As a real estate attorney, it should come as no surprise that people often ask me to recommend a real estate broker. I often give out several names, but I also give out this Guide To Choosing A Realtor, to help them focus on all the issues and ask the right questions.
Guide To Choosing A Massachusetts Real Estate Broker
Choosing a Realtor is the first and perhaps the most important decision a home buyer will make. For purchasing a home, your real estate broker is really a Project Manager, guiding you through the entire home buying process from going to open houses to closing and beyond. She will not only help you find your “dream home” and negotiate with the sellers, but she will help you assemble a team including a mortgage lender, home inspector, a real estate attorney, a contractor, and other service professionals. For sellers, your Realtor is the key to maximizing the return on your most important investment.
Given the overwhelming number of realtors in the marketplace, choosing the right one can be overwhelming. Here are my tips to selecting the best Realtor. It’s best to use all the tools available to find the best fit.
Step 1: Search, Create A List, Do Your Due Diligence. You’ll want to obtain as many as 5-10 names. Take it seriously and do your due diligence.
- Word of Mouth. Ask people you trust for recommendations. Ask your friends, family, financial planner, attorney, or local politician. Call local agencies and ask who their top producers are.
- Ask Around Town. Good Realtors are actively involved in their communities, serving on town boards, school communities, new family networks, and chambers of commerce. These brokers know the neighborhoods like the back of their hands. They know the market. They can tell you who just sold, bought, and what listing expired. They know the best elementary schools. They know whether the quiet street in the summer turns busy when the school buses start rolling down. Find them.
- Use the Internet. The Internet is an incredibly powerful tool to find potential Realtors and vet recommendations. Understand that all savvy, sales oriented Realtors have a web presence and they know how to leverage internet marketing and social media. Google the town/city and “homes realtors” and see what comes up. If you have a name of a Realtor, Google them and check out their website or blog. Check out his listings and just solds. Read their articles on ActiveRain, a realtor blog site. Check their Facebook or Twitter pages.
- Use Multiple Listing Service as a Tool. Virtually every Realtor website enables you to access Multiple Listing Service (MLS) information. With MLS access, you should be able to get a sense of which Realtor has a high number of listings and sales in the town or neighborhood you desire. You will also see how the Realtor markets a listing. Is the listing well presented? Are the photographs high quality and sufficient? Is the home staged? Are the descriptions captivating and accurate?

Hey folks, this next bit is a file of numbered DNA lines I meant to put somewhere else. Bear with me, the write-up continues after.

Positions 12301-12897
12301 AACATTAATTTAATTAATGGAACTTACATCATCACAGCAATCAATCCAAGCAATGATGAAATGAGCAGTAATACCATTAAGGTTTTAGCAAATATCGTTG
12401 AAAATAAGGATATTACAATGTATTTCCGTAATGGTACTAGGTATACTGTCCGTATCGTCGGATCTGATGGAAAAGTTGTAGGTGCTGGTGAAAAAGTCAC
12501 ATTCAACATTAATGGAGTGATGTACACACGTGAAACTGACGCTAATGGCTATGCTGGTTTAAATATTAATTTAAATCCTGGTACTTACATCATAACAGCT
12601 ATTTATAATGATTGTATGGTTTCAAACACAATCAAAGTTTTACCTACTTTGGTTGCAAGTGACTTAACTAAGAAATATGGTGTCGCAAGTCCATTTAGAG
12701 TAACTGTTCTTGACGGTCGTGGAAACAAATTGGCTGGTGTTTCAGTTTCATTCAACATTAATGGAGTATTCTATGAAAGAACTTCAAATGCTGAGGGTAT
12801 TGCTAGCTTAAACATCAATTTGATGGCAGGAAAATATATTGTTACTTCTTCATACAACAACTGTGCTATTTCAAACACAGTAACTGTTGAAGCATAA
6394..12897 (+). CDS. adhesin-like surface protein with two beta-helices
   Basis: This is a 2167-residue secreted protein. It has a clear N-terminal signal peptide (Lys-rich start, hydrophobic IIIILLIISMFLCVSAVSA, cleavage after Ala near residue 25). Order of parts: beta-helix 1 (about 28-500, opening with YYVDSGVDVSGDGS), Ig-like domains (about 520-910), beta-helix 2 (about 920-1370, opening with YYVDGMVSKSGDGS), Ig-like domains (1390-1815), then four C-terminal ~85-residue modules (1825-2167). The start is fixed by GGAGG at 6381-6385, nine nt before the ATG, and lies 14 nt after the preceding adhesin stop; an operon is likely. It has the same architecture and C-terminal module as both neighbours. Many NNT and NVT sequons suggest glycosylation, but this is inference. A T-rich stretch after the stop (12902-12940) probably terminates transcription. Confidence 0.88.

- Check License/Designations. You can check a Massachusetts Realtor’s state license status here on the Real Estate Board of Registration site. An indication of additional expertise is whether the Realtor holds a special certification such as Certified Residential Specialist (CRE), Accredited Buyer’s Representative (ABR), Certified Real Estate Brokerage Management (CRB). Click here for more info about these certifications.
Step 2: Interviews. Armed with the above information, a buyer or seller should narrow the pool with phone or personal interviews, and ask the tough questions.
- Basics. Are you a full time broker? How many years experience do you have? What is your educational background and real estate training?
- Listings. How many listings have you had in the last 2 years? How many sales of those listings? How many expired listings have you had in the last 2 years? What causes do you attribute to expired listings? How long, on average, do your listings take to sell?
- Marketing. What’s your marketing strategy for new listings? What’s your pricing strategy? Do you recommend home staging? What marketing outlets do you find most effective, i.e, print advertising, MLS, online, direct mail, etc. Can you provide us with a Comparative Market Analysis (CMA)? What type of research tools to you use? Would you recommend a broker’s open house or public open house for our listing?
- Preparation. A good test of a Realtor’s acumen is whether he comes well prepared to your meeting. Is he armed with market data, listings, research, trends and the like? Does he have an initial pricing strategy? Does he have a game plan for searching properties?
- Type of Agency? Some Realtors represent solely buyers. Some focus only on sellers. Most cater to both. But there are different agency rules for each type of representation. By law, your Realtor must explain which agency you are operating under, and review and have you sign the Massachusetts Mandatory Licensee-Consumer Relationship Disclosure form. We’ve prepared a handy fact sheet on broker agencies which you can download here.
- Communication. Are you available to us when we need you? Do you use an assistant? Can we contact you after hours? By email or text? Are you good with demanding clients? How many current clients do you have? Being accessible and responsive separates the good realtors from the average.
- Recommendations. Do you have written recommendations from clients or can we contact your 3 most recent clients?
Step 3. Select your Realtor. Go with your instincts. Remember, a good Realtor does not tell her client what he or she wants to hear. You are looking for independent, professional advice.
Feel free to print out this list and use it as a handy guide as you interview and select your Realtor. If you want some names of several excellent realtors in all of the major areas and towns, shoot me an email.